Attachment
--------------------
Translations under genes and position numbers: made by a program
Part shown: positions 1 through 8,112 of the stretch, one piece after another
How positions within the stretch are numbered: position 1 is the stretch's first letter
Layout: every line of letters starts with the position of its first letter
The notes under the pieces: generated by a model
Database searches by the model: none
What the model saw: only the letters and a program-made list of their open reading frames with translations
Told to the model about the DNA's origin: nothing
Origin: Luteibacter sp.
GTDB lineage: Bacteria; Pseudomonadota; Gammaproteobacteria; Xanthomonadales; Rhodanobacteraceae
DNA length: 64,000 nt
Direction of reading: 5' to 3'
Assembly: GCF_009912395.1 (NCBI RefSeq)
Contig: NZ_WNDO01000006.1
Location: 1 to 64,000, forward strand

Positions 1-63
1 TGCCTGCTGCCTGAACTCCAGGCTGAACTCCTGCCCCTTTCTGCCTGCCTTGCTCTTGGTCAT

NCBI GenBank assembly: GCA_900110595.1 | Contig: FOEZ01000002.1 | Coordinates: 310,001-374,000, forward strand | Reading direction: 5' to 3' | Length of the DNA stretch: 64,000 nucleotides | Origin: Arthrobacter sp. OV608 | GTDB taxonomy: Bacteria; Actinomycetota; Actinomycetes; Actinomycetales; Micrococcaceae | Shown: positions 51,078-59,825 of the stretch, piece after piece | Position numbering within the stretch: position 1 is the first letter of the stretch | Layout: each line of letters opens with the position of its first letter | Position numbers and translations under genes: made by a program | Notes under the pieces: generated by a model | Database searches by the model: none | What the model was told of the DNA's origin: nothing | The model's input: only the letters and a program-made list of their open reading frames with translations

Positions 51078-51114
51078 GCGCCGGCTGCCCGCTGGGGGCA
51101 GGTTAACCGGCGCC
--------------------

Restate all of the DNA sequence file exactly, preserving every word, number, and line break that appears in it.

Translations under genes and position numbers: made by a program
Part shown: positions 1 through 8,112 of the stretch, one piece after another
How positions within the stretch are numbered: position 1 is the stretch's first letter
Layout: every line of letters starts with the position of its first letter
The notes under the pieces: generated by a model
Database searches by the model: none
What the model saw: only the letters and a program-made list of their open reading frames with translations
Told to the model about the DNA's origin: nothing
Origin: Luteibacter sp.
GTDB lineage: Bacteria; Pseudomonadota; Gammaproteobacteria; Xanthomonadales; Rhodanobacteraceae
DNA length: 64,000 nt
Direction of reading: 5' to 3'
Assembly: GCF_009912395.1 (NCBI RefSeq)
Contig: NZ_WNDO01000006.1
Location: 1 to 64,000, forward strand

Positions 1-63
1 TGCCTGCTGCCTGAACTCCAGGCTGAACTCCTGCCCCTTTCTGCCTGCCTTGCTCTTGGTCAT

NCBI GenBank assembly: GCA_900110595.1 | Contig: FOEZ01000002.1 | Coordinates: 310,001-374,000, forward strand | Reading direction: 5' to 3' | Length of the DNA stretch: 64,000 nucleotides | Origin: Arthrobacter sp. OV608 | GTDB taxonomy: Bacteria; Actinomycetota; Actinomycetes; Actinomycetales; Micrococcaceae | Shown: positions 51,078-59,825 of the stretch, piece after piece | Position numbering within the stretch: position 1 is the first letter of the stretch | Layout: each line of letters opens with the position of its first letter | Position numbers and translations under genes: made by a program | Notes under the pieces: generated by a model | Database searches by the model: none | What the model was told of the DNA's origin: nothing | The model's input: only the letters and a program-made list of their open reading frames with translations

Positions 51078-51114
51078 GCGCCGGCTGCCCGCTGGGGGCA
51101 GGTTAACCGGCGCC